L S = 22.1 p L p 18.62 s i n [ a r c t g ( 1 100 I ) ] 1 + 10 0.339 0.06 I + 0.065
where I is the slope (%), L is the slope length (m), and p is determined by Equation (2), as follows:
p = 0.2 + 2.352 ( p 0 0.2 ) L 0.15
where p0—slope percent < 1% is 0.2, 1–3% is 0.3, 3–5% is 0.4 and >5% is 0.5.

2.2.2. Field Observations

Suspended sediment yield (SSY) data at stationary gauging stations were used to verify the modeling results. The database on water and sediment yield for the study area was formed earlier [42] based on measurements of water turbidity, which were obtained at the posts of the state monitoring network of Russia. These turbidity values were obtained in manual mode using ashless medium (11 cm Ø) filters with a pore size of 8–12 microns. Observations of water turbidity in most of the studied river basins, based on which sediment yield is calculated, were carried out with a frequency of 3 times a day. However, we only had annual average data. The years of observation for SSY and the duration of the observation series for each gauging station are presented in Table 3.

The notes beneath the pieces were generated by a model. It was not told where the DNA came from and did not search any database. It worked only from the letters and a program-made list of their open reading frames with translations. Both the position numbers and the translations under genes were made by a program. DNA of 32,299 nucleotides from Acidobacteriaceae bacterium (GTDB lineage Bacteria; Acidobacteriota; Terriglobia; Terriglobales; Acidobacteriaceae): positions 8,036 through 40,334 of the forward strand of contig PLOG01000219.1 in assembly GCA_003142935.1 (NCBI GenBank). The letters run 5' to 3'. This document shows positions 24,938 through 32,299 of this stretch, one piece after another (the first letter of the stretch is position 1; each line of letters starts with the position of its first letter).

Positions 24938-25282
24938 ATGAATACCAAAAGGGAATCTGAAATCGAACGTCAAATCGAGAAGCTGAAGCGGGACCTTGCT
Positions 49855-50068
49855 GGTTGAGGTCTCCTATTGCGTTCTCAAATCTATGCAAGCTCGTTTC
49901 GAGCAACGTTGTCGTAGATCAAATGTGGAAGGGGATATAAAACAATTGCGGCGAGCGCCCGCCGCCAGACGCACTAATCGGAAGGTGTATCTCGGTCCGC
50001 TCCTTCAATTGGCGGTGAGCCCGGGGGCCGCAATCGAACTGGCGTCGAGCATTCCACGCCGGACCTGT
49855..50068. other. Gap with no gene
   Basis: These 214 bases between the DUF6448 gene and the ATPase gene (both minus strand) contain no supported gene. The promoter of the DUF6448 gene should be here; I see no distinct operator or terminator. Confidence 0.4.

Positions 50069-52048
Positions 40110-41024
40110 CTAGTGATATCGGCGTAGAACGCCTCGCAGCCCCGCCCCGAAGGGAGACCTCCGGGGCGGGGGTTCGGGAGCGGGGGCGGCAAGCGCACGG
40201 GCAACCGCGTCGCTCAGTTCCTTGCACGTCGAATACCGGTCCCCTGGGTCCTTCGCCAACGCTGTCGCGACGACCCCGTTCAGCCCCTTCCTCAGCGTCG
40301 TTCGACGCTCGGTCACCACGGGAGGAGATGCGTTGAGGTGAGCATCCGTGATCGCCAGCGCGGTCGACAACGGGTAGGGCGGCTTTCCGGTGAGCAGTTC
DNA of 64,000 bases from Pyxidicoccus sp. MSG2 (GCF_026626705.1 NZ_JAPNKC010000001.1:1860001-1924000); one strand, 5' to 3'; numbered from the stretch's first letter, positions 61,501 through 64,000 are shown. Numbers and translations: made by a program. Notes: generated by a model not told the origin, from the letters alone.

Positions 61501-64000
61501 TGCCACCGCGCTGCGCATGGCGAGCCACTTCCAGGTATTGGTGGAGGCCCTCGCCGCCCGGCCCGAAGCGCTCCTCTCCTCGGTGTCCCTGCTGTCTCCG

2.2.3. Land Use

The spatial models of land use were created based on Landsat data. The initial Landsat data for the study area have a grid size of 1 angular second. Land use dynamics were estimated based on Landsat 5 data for the period 1985–1990, and Landsat 8 data for 2013–2015. Cloudless multiseasonal images for the snow-free period were used for this purpose. The chosen years of imagery were determined by the fact that most of the gauging stations used for measurements of suspended sediment yield and that were used for further verification of modeling results have an observation period from the 1960s to 1980s (Table 3). The use of images from earlier satellites (Landsat 4 MSS) is not reasonable because of their lower quality and spatial resolution. It is also accepted that the land use of the study area during this period (the 1960s to 1980s) was relatively constant [43]. However, according to earlier research, there have been some changes in land use patterns in the study area over the past 30 years (1985–1990 to the present). They are associated with decreased cropland area use and their abandonment [44].